The Jakarta Post
The recent death of Pollycarpus Priyanto, who was convicted of murdering human rights activist Munir Said Thalib, should not deter law enforcement from further investigating those behind Munir’s murder, criminal law experts have said.
“There should be no reason to stop [further investigation into Munir’s death] just because [Pollycarpus] is dead, if law enforcement is really willing to do so,” Trisakti University law expert Yenti Garnasih told The Jakarta Post on Sunday.
She said that as Pollycarpus had already been sentenced and even finished his sentence, his role behind Munir’s death had been established, so law enforcement should look for clues from established sources, including records from Pollycarpus’ trial.
She also said that even if Pollycarpus had additional information, there was no reason to believe that he would have revealed it after completing his sentence, as it would have been more advantageous for him to reveal such information during the trial to reduce his punishment.
“This [Munir’s death] is a premediated murder. So it’s the responsibility of the state to figure out who is actually behind the case,” Yenti said.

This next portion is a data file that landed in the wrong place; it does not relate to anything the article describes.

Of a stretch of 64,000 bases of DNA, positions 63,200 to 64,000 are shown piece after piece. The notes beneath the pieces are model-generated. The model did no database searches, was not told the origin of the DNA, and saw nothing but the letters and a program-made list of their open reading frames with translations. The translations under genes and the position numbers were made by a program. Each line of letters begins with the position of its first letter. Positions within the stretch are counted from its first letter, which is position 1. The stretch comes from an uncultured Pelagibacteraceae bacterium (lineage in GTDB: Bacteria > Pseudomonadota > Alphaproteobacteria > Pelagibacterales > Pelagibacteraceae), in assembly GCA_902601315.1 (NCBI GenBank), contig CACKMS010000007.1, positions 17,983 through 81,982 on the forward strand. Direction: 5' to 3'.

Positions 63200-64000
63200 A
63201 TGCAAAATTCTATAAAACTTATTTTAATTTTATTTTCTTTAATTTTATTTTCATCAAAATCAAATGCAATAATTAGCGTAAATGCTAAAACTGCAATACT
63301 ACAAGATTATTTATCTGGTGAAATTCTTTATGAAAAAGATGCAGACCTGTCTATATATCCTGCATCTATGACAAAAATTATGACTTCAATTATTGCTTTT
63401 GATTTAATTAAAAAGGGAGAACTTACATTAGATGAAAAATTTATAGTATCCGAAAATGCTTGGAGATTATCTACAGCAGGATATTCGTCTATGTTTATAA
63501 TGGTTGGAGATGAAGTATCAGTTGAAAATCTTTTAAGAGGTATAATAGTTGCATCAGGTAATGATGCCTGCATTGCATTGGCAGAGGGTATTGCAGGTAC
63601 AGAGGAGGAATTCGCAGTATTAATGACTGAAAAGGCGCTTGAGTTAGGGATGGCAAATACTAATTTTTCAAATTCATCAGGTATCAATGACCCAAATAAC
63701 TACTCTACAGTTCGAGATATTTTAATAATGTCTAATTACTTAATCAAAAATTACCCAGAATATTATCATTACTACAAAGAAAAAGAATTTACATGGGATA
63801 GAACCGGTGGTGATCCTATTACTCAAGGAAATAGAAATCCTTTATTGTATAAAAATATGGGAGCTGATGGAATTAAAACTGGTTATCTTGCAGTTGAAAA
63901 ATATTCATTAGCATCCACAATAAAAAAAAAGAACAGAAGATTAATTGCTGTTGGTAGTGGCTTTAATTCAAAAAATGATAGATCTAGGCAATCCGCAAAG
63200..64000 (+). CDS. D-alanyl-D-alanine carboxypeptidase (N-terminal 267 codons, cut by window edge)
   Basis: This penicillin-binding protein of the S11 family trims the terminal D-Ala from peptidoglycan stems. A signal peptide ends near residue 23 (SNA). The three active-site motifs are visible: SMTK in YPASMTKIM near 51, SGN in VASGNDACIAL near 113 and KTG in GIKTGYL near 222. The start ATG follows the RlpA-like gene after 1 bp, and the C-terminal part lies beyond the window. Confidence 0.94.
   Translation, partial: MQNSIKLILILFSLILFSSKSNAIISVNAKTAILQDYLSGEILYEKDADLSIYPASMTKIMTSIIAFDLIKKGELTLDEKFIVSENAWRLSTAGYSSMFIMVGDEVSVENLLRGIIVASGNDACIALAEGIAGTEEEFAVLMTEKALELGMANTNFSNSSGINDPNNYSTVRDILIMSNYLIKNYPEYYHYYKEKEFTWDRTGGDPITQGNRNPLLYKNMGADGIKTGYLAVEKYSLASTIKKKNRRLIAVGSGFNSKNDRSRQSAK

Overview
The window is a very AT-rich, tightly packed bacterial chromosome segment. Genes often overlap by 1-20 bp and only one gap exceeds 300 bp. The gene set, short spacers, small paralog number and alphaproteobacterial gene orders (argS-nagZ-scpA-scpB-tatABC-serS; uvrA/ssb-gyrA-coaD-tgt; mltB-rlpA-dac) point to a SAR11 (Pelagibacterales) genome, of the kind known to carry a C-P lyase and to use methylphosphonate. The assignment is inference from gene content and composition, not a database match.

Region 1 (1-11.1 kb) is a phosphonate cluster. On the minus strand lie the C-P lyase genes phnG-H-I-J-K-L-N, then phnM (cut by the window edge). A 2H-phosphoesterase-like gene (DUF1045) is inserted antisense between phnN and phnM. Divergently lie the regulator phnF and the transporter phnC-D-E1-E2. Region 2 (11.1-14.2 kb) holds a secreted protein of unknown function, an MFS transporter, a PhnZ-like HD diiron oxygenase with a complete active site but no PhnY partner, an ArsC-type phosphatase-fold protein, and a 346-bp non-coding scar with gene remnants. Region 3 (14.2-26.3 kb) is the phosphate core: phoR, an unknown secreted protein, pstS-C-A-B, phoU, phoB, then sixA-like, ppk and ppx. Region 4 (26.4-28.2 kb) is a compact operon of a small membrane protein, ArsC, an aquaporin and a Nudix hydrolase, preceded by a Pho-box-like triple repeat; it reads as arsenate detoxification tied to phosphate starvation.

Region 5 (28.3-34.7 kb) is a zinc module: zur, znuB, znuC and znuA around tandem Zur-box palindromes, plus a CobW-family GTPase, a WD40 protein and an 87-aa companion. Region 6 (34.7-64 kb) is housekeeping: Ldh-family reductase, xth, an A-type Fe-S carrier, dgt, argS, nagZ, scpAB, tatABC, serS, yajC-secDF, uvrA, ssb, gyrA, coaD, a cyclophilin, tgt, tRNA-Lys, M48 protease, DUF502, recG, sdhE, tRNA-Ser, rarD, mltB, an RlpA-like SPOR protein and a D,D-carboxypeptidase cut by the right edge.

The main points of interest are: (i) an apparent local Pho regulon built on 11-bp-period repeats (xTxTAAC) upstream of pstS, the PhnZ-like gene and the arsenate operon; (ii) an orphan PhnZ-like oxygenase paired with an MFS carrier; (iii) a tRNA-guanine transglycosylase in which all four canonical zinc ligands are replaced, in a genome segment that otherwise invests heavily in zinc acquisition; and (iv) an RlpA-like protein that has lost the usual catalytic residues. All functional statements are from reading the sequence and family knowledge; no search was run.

Meanwhile, Parahyangan University criminal law expert Agustinus Pohan expressed skepticism that Pollycarpus would have revealed more about the murder had he lived longer.
“With his death we lost one of the sources. However, during his lifetime [he] did not give any indications of wanting to reveal more,” Agustinus told the Post.
The more significant hurdle to the investigation may be the statute of limitations, which is set to end in 2022.
According to Article 78 of the Criminal Code, the statute of limitations for a crime charged with the death sentence or life in prison is 18 years.
“We can still discover more [after 2022], but we won’t be able to press charges. However, any discoveries would still be relevant and important especially to prevent a similar case from happening in the future,” Agustinus said.
The Solidarity Action Committee for Munir (KASUM) has said that Pollycarpus’ death should not end the investigation.
“We believe that the investigation into Munir’s murder has not been held back by a lack of evidence or by Pollycarpus’ death but rather by the government’s lack of political will,” KASUM secretary-general and constitutional law expert Bivitri Susanti said on Sunday.
Pollycarpus was reported dead at 2:52 p.m. on Saturday at Pertamina Hospital in Jakarta, after testing positive for COVID-19 two weeks earlier, according to Pollycarpus’ former lawyer, Wirawan Adnan.
Pollycarpus was the Garuda airline pilot during Munir’s death on a flight from Jakarta to Singapore on Sept. 6, 2004. He was sentenced to 14 years in prison in 2006 for his role in the death, despite prosecutors initially demanding life in prison. He was granted parole by the government in 2014 and officially completed his sentence in 2018.